Biogeochemical characteristics of a long-lived anticyclonic eddy in the eastern South Pacific Ocean.
Cornejo D'Ottone, M., Bravo, L., Ramos, M., Pizarro, O., Karstensen, J., Gallegos, M., Correa-Ramirez, M., Silva, N., Farias, L. & Karp-Boss, L.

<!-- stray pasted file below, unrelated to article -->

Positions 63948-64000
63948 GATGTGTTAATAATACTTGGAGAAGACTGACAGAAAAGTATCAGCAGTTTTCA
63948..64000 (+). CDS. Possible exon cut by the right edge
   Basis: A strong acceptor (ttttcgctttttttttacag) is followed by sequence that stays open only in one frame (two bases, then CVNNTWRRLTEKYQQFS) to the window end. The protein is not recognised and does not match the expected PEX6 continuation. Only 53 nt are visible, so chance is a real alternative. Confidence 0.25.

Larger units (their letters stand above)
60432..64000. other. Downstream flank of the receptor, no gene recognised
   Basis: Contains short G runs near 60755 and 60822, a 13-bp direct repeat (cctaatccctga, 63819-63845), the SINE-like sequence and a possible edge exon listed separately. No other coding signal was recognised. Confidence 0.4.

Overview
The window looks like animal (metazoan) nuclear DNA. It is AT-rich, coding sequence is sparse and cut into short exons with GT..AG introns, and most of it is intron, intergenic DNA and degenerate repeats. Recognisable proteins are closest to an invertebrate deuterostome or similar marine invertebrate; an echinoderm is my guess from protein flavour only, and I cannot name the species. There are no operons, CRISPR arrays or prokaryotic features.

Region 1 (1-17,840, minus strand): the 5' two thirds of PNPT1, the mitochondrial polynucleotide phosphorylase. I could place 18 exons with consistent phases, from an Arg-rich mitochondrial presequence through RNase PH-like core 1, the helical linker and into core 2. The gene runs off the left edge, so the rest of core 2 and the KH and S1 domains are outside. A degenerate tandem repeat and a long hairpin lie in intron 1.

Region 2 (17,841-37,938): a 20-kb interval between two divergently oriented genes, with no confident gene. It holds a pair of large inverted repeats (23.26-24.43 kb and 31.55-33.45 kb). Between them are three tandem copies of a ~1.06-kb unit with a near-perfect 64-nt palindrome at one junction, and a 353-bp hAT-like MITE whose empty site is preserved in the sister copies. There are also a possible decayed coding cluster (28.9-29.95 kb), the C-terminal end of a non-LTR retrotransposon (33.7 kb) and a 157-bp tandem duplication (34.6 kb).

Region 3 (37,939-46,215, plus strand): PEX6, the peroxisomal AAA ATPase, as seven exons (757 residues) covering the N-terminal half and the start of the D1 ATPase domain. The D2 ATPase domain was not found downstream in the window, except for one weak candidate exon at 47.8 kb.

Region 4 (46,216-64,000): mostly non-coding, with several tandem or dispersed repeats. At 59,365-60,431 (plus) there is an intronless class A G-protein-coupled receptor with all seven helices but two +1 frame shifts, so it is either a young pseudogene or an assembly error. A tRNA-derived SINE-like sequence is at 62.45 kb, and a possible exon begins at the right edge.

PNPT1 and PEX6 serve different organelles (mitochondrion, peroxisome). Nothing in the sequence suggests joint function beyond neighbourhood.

Mesoscale eddies are important, frequent, and persistent features of the circulation in the eastern South Pacific (ESP) Ocean, transporting physical, chemical and biological properties from the productive shelves to the open ocean. Some of these eddies exhibit subsurface hypoxic or suboxic conditions and may serve as important hotspots for nitrogen loss, but little is known about oxygen consumption rates and nitrogen transformation processes associated with these eddies. In the austral fall of 2011, during the Tara Oceans expedition, an intrathermocline, anticyclonic, mesoscale eddy with a suboxic (< 2 µmol kg−1 of O2), subsurface layer (200–400 m) was detected ∼ 900 km off the Chilean shore (30° S, 81° W). The core of the eddy's suboxic layer had a temperature-salinity signature characteristic of Equatorial Subsurface Water (ESSW) that at this latitude is normally restricted to an area near the coast. Measurements of nitrogen species within the eddy revealed undersaturation (below 44 %) of nitrous oxide (N2O) and nitrite accumulation (> 0.5 µM), suggesting that active denitrification occurred in this water mass. Using satellite altimetry, we were able to track the eddy back to its region of formation on the coast of central Chile (36.1° S, 74.6° W). Field studies conducted in Chilean shelf waters close to the time of eddy formation provided estimates of initial O2 and N2O concentrations of the ESSW source water in the eddy. By the time of its offshore sighting, concentrations of both O2 and N2O in the subsurface oxygen minimum zone (OMZ) of the eddy were lower than concentrations in surrounding water and “source water” on the shelf, indicating that these chemical species were consumed as the eddy moved offshore. Estimates of apparent oxygen utilization rates at the OMZ of the eddy ranged from 0.29 to 44 nmol L−1 d−1 and the rate of N2O consumption was 3.92 nmol L−1 d−1. These results show that mesoscale eddies affect open-ocean biogeochemistry in the ESP not only by transporting physical and chemical properties from the coast to the ocean interior but also during advection, local biological consumption of oxygen within an eddy further generates conditions favorable to denitrification and loss of fixed nitrogen from the system.